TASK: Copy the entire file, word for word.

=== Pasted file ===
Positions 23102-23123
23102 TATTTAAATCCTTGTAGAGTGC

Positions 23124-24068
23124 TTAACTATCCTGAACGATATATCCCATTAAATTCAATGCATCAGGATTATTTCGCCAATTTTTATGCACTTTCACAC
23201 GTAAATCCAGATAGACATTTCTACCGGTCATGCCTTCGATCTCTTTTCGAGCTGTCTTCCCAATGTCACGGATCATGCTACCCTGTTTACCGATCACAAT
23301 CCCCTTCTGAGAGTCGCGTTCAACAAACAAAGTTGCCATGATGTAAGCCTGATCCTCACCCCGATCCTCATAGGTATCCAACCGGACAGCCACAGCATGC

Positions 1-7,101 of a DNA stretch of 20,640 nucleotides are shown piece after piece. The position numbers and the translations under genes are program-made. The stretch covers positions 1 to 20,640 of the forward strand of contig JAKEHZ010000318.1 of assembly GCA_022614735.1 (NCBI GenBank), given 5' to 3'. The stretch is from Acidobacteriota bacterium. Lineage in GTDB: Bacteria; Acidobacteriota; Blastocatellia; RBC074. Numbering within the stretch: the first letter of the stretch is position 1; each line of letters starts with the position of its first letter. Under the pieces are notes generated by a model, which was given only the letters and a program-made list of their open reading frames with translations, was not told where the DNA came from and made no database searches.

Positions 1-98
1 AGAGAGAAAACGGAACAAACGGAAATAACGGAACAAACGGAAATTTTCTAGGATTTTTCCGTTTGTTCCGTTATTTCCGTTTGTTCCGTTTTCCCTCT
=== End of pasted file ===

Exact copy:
Positions 23102-23123
23102 TATTTAAATCCTTGTAGAGTGC

Positions 23124-24068
23124 TTAACTATCCTGAACGATATATCCCATTAAATTCAATGCATCAGGATTATTTCGCCAATTTTTATGCACTTTCACAC
23201 GTAAATCCAGATAGACATTTCTACCGGTCATGCCTTCGATCTCTTTTCGAGCTGTCTTCCCAATGTCACGGATCATGCTACCCTGTTTACCGATCACAAT
23301 CCCCTTCTGAGAGTCGCGTTCAACAAACAAAGTTGCCATGATGTAAGCCTGATCCTCACCCCGATCCTCATAGGTATCCAACCGGACAGCCACAGCATGC

Positions 1-7,101 of a DNA stretch of 20,640 nucleotides are shown piece after piece. The position numbers and the translations under genes are program-made. The stretch covers positions 1 to 20,640 of the forward strand of contig JAKEHZ010000318.1 of assembly GCA_022614735.1 (NCBI GenBank), given 5' to 3'. The stretch is from Acidobacteriota bacterium. Lineage in GTDB: Bacteria; Acidobacteriota; Blastocatellia; RBC074. Numbering within the stretch: the first letter of the stretch is position 1; each line of letters starts with the position of its first letter. Under the pieces are notes generated by a model, which was given only the letters and a program-made list of their open reading frames with translations, was not told where the DNA came from and made no database searches.

Positions 1-98
1 AGAGAGAAAACGGAACAAACGGAAATAACGGAACAAACGGAAATTTTCTAGGATTTTTCCGTTTGTTCCGTTATTTCCGTTTGTTCCGTTTTCCCTCT